This is a tutorial on the usage of GPU-accelerated NAMD for molecular dynamics simulations. We make it simple to test your codes on the latest high-performance systems – you are free to use your own applications on our cluster and we also provide a variety of pre-installed applications with built-in GPU support. Our GPU Test Drive Cluster acts as a useful resource for demonstrating the increased application performance which can be achieved with NVIDIA Tesla GPUs.
This post describes the scalable molecular dynamics software NAMD, which comes out of the Theoretical and Computational Biophysics Group at the University of Illinois Urbana-Champaign. NAMD supports a variety of operational modes, including GPU-accelerated runs across large numbers of compute nodes. We’ll demonstrate how a single server with NVIDIA® Tesla® K40 GPUs can deliver speedups over 4X!
Before continuing, please note that this post assumes you are familiar with NAMD. If you prefer a different molecular dynamics package (e.g., AMBER), read through the list of applications we have pre-installed. There may be no need for you to learn a new tool. If all of these tools are new to you, you will find a number of NAMD tutorials online.
Access the Tesla GPU-accelerated Cluster
Getting started with our GPU Benchmark cluster is fast and easy – fill out this short form to sign up for GPU benchmarking. Although we will send you an e-mail with a general list of commands when your request is accepted, this post goes into further detail.
First, you need to log in to the GPU cluster using SSH. Don’t worry if you haven’t used SSH before – we will send you step-by-step login instructions. Windows users have to perform one additional step, but SSH is built-in on Linux and MacOS.
Run CPU and GPU-accelerated versions of NAMD
Once you’re logged in, it’s easy to compare CPU and GPU performance: enter the NAMD directory and run the NAMD batch script which we have pre-written for you:
cd namd sbatch run-namd-on-TeslaK40.sh
Waiting for your NAMD job to finish
Our cluster uses SLURM to manage users’ jobs. You can use the
squeue command to keep track of your jobs. For real-time information on your job, run:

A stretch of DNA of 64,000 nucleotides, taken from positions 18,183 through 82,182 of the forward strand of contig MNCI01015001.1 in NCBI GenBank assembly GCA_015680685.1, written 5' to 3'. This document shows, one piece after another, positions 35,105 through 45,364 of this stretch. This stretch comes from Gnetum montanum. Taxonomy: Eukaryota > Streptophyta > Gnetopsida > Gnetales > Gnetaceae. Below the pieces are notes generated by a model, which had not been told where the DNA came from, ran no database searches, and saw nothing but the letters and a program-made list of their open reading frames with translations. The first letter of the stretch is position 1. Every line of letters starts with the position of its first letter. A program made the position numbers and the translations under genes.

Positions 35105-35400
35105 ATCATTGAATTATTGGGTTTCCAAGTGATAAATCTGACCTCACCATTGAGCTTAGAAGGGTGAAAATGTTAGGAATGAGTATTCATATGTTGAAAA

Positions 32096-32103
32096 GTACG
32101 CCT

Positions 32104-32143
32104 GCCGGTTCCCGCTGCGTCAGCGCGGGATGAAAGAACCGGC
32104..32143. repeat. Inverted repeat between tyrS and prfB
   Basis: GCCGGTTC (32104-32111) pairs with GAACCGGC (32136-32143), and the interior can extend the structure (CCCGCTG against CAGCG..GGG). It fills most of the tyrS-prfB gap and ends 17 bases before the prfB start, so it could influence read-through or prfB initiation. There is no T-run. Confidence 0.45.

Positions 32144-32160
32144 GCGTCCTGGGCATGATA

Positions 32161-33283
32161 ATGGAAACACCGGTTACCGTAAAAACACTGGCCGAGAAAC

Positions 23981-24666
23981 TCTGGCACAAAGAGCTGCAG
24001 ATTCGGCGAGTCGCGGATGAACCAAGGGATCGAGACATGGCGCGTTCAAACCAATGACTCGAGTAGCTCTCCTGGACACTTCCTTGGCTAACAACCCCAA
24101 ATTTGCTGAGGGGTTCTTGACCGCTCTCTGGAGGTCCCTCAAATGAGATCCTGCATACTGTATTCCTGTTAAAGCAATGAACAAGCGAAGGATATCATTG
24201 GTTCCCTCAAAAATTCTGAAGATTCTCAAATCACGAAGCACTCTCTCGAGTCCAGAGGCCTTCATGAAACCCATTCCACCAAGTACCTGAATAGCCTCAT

watch squeue (hit
CTRL+c to exit). Alternatively, the cluster can e-mail you when your job is finished if you update the NAMD batch script file (although this must be done before submitting your job). Run:
Within this file, add the following two lines to the
#SBATCH section (changing the e-mail address to your own):
#SBATCH --firstname.lastname@example.org #SBATCH --mail-type=END
If you would like to closely monitor the compute node which is running your job, check the output of
squeue and take note of which compute node your job is running on. Log into that node with SSH and then use one of the following tools to keep an eye on GPU and system status:
ssh node2 nvidia-smi htop
q to exit htop)
Check the speedup of NAMD on GPUs vs. CPUs
The results from the NAMD batch script will be placed in an output file named
namd-K40.xxxx.output.log – below is a sample of the output running on CPUs:
====================================================== = Run CPU only stmv ====================================================== Info: Benchmark time: 20 CPUs 0.531318 s/step 6.14951 days/ns 4769.63 MB memory
and with NAMD running on two GPUs (demonstrating over 4X speed-up):
====================================================== = Run Tesla_K40m GPU-accelerated stmv ====================================================== Info: Benchmark time: 18 CPUs 0.112677 s/step 1.30413 days/ns 2475.9 MB memory